OVER two hundred years ago England was governed by King Charles the First. His reign was characterized by a long and obstinate contest between himself and his people, resulting in a civil war, in which the king was defeated and taken prisoner, and in the end beheaded on a block, before one of his own palaces. Sometime before the war began, he was a fugitive and an outlaw in his own dominions. His successor was Charles, his oldest son, who then became King Charles the Second. He was only seventeen when he became king in name, and was with his mother in France. She, being a sister of the French king, had gone there for protection during her husband's war with the people of England. Charles the Second did not obtain his crown, however, until he was thirty years of age, although he made great efforts for it. He went to his dominion of Scotland when he was twenty years old, raised an army there, and marched into England with the intention of subduing that portion of his realm. But he was defeated, and to save his life, was obliged to conceal himself for a long time, until he could finally make his escape from the country. The king's enemies were so persevering in their search that he found it extremely difficult to keep out of their way. He was always in disguise, and at one time stayed for two days in the woods during a rain. His friends carried him food, but he dared not go to the house to dry his clothes.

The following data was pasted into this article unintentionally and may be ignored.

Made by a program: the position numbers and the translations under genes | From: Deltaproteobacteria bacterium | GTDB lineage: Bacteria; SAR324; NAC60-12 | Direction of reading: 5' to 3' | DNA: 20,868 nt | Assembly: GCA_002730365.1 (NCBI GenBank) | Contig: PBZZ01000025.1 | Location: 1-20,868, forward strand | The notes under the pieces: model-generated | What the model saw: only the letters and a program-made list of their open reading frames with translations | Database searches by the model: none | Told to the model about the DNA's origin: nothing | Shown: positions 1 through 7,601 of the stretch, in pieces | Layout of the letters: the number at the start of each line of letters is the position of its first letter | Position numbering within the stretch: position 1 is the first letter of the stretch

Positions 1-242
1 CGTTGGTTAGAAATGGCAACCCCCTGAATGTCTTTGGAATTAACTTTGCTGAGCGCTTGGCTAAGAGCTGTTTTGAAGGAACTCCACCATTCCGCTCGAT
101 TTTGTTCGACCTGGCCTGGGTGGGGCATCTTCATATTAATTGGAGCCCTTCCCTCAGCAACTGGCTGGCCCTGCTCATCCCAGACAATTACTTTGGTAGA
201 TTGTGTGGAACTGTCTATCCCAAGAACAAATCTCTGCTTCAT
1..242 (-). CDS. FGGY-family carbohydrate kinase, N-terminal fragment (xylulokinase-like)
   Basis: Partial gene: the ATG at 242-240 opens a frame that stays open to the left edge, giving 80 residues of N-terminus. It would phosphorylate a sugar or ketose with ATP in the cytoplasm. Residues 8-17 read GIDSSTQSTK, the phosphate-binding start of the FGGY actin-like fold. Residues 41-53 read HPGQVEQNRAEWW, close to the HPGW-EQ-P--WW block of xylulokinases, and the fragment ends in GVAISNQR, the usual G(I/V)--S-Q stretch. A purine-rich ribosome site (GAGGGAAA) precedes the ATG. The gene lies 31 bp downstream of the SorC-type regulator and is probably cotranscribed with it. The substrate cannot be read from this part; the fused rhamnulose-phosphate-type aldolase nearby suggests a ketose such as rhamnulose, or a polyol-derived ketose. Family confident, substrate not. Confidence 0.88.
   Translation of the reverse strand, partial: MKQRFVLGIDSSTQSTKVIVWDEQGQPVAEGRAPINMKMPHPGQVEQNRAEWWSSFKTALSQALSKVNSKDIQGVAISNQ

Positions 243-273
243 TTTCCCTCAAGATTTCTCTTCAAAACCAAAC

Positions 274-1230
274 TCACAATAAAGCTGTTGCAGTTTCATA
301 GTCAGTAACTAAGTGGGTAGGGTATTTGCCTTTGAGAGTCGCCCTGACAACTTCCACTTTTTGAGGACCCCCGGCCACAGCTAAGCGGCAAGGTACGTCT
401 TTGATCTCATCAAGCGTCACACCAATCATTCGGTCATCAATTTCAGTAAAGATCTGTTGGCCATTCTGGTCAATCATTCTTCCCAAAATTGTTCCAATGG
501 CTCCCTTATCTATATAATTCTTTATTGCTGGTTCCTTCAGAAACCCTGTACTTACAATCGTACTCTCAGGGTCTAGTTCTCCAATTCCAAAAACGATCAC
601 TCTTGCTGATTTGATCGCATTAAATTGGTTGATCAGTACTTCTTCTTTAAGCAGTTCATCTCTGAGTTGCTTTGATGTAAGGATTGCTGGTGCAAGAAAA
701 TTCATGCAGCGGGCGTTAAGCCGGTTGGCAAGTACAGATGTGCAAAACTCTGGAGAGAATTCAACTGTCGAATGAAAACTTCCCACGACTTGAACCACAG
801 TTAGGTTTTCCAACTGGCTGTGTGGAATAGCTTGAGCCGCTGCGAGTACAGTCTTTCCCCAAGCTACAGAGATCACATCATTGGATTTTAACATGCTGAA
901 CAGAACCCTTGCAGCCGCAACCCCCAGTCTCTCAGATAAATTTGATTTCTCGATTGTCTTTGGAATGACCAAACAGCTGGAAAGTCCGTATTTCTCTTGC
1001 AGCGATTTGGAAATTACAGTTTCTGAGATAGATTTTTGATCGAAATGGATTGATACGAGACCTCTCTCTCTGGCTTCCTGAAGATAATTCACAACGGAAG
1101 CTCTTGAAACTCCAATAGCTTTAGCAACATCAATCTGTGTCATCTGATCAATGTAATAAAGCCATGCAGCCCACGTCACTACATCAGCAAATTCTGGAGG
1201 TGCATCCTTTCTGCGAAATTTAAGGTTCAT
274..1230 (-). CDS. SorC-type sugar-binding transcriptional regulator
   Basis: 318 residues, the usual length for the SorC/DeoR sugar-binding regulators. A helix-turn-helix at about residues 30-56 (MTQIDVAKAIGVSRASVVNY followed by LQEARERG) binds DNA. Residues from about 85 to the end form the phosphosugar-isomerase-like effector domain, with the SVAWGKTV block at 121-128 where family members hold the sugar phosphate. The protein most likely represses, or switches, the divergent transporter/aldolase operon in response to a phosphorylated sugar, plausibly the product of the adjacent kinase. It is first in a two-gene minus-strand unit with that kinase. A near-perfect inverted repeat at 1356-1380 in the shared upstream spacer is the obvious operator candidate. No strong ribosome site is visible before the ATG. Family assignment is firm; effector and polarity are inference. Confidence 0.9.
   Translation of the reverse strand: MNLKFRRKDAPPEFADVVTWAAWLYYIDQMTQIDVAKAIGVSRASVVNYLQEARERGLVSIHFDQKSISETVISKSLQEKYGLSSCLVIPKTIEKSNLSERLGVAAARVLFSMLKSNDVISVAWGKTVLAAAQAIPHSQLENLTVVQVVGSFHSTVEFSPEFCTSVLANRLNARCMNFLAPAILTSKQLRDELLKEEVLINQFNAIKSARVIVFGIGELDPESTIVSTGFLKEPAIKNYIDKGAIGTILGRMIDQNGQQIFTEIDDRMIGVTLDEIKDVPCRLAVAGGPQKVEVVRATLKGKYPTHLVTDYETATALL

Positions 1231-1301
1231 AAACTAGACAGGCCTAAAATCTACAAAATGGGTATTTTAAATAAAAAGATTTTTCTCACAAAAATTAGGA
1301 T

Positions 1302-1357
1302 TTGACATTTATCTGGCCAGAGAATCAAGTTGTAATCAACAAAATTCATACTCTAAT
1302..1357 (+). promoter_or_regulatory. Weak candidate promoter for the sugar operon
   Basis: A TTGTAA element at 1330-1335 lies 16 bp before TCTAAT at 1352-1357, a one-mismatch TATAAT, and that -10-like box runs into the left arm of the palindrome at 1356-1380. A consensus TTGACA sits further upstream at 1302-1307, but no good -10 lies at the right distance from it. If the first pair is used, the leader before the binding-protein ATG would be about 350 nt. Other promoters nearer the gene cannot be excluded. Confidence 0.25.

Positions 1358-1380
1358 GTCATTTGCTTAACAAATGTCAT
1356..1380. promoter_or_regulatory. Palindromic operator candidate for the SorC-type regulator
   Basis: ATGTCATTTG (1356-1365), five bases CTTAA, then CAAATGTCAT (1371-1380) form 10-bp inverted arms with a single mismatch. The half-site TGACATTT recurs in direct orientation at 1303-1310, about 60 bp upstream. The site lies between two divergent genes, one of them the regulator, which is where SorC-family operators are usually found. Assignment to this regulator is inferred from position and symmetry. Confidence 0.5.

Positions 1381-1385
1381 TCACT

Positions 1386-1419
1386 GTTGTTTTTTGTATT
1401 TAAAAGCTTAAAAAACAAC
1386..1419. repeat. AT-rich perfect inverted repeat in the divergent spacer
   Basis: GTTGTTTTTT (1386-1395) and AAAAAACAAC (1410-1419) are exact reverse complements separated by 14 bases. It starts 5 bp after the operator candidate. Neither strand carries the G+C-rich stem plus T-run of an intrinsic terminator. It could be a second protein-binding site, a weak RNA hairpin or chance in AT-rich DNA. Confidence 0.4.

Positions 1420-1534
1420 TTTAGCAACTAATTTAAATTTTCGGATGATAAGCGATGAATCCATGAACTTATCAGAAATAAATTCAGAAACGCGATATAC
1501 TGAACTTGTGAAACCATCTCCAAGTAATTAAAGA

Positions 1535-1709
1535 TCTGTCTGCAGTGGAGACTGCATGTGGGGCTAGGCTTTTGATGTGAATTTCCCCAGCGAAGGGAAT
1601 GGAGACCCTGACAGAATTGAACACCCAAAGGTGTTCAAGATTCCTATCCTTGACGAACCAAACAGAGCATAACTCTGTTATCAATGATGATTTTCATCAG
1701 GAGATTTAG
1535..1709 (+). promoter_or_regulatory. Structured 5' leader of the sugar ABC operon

His pursuers finally suspected his hiding-place, and determined to hunt the wood. He was informed by friends of other places to hide, but none was thought safe except an oak tree, which had a very, dense foliage, and stood in the midst of a field.

In the morning before daylight the king, with an officer, climbed into the top, where they stayed during the day, and watched the men who were hunting the king. Charles endured a great many other hardships and privations, but at last succeeded in returning safely to France, where he remained until his subjects called him back to England, and crowned him their king. Then his political troubles were ended. From that time the tree which sheltered the king so faithfully has been called the Royal Oak. In after years, when the monarch was restored to his throne, and the story of his dangers and escape was known, thousands of visitors came to look, at the tree which had so effectually concealed his Majesty. Every one took away a leaf or a sprig as a memorial, until there was danger of its being all carried away, and the proprietors found it necessary to build a defense around it. The 'Royal' Oak has been the subject of many narratives, and its praises have been sung by many bards. It is still standing, about twenty-two miles from the city of Worcester.

L. R